Several lots of frozen corn and mixed vegetable products voluntarily recalled for possible listeria contamination
Washington-based frozen vegetable manufacturer Twin City Foods recently announced a voluntary recall of some of its frozen sweet-cut corn and mixed vegetables due to potential concerns that the frozen vegetables were contaminated with listeria.
The affected brands are Kroger, Food Lion and Signature Select. The frozen vegetables recalled included two lots each of mixed vegetables and sweet corn from Kroger, a lot of mixed vegetables and a lot of sweet corn from Food Lion and a lot of sweet corn from Signature Select.
A notice published by the Food and Drug Administration noted that the recalled products had best-by dates ranging from November 2024 to January 2025. A full list of the affected products and their lot numbers can also be found on the FDA’s website.
The statement released announcing the recall noted that the recall was initiated based on a customer’s third-party lab results of the frozen corn. Fortunately for Twin City Foods, none of the contaminated food lots have caused any reported illnesses so far.
Regardless, the company is strongly recommending that customers check their freezers to see the lot numbers of their frozen vegetable packs. If the numbers correspond to the ones listed on the FDA’s website, customers are advised to throw them away or return them to the store for a refund. (Related: Listeria OUTBREAK linked to milkshakes sold at Frugals Tacoma causes three deaths, six hospitalizations.)
Listeria exceptionally dangerous to the young, old, immunocompromised and pregnant
Listeria is a hardy germ that can continue to grow even while refrigerated. The sickness it causes, known as listeriosis, usually only causes mild infections and is not usually life-threatening.
However, the FDA warned that it can cause “serious and sometimes fatal infections,” especially for very young people, the elderly, those with weakened immune systems or are currently pregnant.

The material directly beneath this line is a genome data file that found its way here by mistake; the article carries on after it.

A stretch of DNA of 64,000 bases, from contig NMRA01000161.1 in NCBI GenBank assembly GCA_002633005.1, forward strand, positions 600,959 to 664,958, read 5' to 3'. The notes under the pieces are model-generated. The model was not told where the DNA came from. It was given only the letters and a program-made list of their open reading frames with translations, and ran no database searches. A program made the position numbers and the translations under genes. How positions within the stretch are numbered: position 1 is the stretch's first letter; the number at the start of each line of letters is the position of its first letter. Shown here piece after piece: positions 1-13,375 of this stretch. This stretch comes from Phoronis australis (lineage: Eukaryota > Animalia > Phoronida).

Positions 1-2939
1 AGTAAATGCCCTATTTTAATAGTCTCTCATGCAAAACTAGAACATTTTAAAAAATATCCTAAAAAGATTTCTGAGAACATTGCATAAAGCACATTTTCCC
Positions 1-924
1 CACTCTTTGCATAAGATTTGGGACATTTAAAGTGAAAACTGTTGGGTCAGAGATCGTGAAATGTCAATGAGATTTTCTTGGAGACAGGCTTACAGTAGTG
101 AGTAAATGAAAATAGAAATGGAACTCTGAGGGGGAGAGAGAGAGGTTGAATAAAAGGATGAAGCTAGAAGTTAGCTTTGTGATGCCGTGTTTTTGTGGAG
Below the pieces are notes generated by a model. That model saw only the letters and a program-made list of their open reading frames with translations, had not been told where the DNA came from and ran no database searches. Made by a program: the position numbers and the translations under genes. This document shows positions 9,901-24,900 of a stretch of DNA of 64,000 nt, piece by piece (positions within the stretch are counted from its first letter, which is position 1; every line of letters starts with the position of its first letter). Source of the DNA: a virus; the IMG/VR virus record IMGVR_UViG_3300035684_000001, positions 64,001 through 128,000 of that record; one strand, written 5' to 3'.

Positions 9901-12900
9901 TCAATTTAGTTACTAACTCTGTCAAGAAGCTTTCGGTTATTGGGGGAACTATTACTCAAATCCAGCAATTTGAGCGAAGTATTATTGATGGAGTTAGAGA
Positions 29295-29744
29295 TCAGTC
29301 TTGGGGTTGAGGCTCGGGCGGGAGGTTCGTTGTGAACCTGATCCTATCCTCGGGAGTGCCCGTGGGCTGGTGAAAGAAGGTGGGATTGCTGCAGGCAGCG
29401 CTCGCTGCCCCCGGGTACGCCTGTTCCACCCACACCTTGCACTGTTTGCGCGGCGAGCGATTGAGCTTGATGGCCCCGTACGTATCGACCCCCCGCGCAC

Symptoms vary but can include fever, headaches, diarrhea, nausea, stiff neck, confusion, loss of balance or even seizures. Symptoms typically begin appearing within two weeks after a person ingests the contaminated food product.
Persons who experience any of the aforementioned symptoms within two months after eating potentially contaminated food products are advised to seek medical care and tell their trusted healthcare providers about the situation.
Vegetables like the ones Twin City Foods warned may contain listeria probably picked up the bacteria after coming into contact with contaminated surfaces at the company’s processing plants. It likely went unnoticed due to lax testing rules and due to listeria’s unique ability to survive and thrive in very cold conditions.
Fortunately, the FDA noted that heating food properly to 165 degrees Fahrenheit may be able to eradicate listeria, which is why the agency emphasized the importance of making sure vegetables are heated at this temperature for a certain amount of time before it is ingested.
Furthermore, the FDA pointed out that the food products voluntarily recalled by Twin City Foods carry the label “not ready to eat,” meaning that they must be cooked properly before they can be considered safe for consumption.
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Watch this video questioning whether listeria helped cause a surge in hospitalizations in Canada.
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